On June 9, 2020, the Thai Cabinet approved a draft amendment to the Revenue Code to impose value-added tax (VAT) on e-service providers and e-platform operators with no presence in Thailand for payments received from users in Thailand. The VAT requirement is expected to apply to all forms of qualifying international e-service providers and e-platform operators, whether websites, smartphone applications, social media, or similar; and across a variety of businesses, from hotel booking sites to streaming media platforms.
The new legislation aims to align Thailand with guidelines from the Organisation for Economic Cooperation and Development (OECD) titled Mechanisms for the Effective Collection of VAT/GST Where the Supplier is Not Located in the Jurisdiction of Taxation, which many countries have already adopted.
Under the draft act, foreign e-service providers and e-platform operators that receive over THB 1.8 million in any given tax year from non-VAT registrant customers or users in Thailand, and that provide paid-for services within Thailand, must register for VAT with the Thailand Revenue Department. This is the same threshold that already applies to Thai operators of VAT-paying businesses. VAT registration—which can be done electronically—will result in foreign operators having to remit 7% VAT on income received from non-VAT registrant customers or users in Thailand, together with VAT returns, to the Revenue Department on a monthly basis. However, unlike ordinary Thai VAT registrants, foreign e-service providers and e-platform operators must not deduct output tax from the 7% VAT payable or issue tax invoices to Thai customers. Operators of e-platforms whose members provide e-services will have to pay VAT on behalf of those members.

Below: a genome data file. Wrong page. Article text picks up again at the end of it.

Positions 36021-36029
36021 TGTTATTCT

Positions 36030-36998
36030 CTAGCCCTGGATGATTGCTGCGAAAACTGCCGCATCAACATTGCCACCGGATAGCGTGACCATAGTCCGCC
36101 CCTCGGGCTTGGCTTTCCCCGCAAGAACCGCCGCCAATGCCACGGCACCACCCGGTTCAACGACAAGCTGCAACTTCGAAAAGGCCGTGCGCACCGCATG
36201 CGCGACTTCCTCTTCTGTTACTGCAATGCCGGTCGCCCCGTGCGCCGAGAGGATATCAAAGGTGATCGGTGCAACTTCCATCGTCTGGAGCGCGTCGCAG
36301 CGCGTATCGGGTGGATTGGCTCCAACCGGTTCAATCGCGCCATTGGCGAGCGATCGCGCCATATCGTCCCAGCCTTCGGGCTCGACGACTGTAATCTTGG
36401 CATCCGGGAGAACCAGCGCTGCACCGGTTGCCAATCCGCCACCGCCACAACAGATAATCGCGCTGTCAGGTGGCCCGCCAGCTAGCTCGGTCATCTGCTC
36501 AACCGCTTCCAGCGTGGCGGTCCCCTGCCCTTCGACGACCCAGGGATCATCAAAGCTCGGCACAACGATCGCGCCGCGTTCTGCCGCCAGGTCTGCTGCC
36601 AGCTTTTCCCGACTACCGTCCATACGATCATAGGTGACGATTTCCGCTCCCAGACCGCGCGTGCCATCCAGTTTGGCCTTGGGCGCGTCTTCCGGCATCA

Nonetheless, the draft act should not create an indirect tax burden on Thai consumers who purchase services from these offshore operators. Few Thai consumers are aware that they must currently pay 7% VAT to the Revenue Department, and file the relevant VAT form, every time they pay foreign operators for services, on a self-assessed basis.
The draft act will be sent for parliamentary approval before it is officially promulgated in the Government Gazette, and the Revenue Department is subsequently expected to issue ministerial implementing regulations and informational guides for the public. This should provide greater clarity on certain unanswered issues, such as the types of exempted e-services, enforcement mechanisms, and penalties for non-compliance.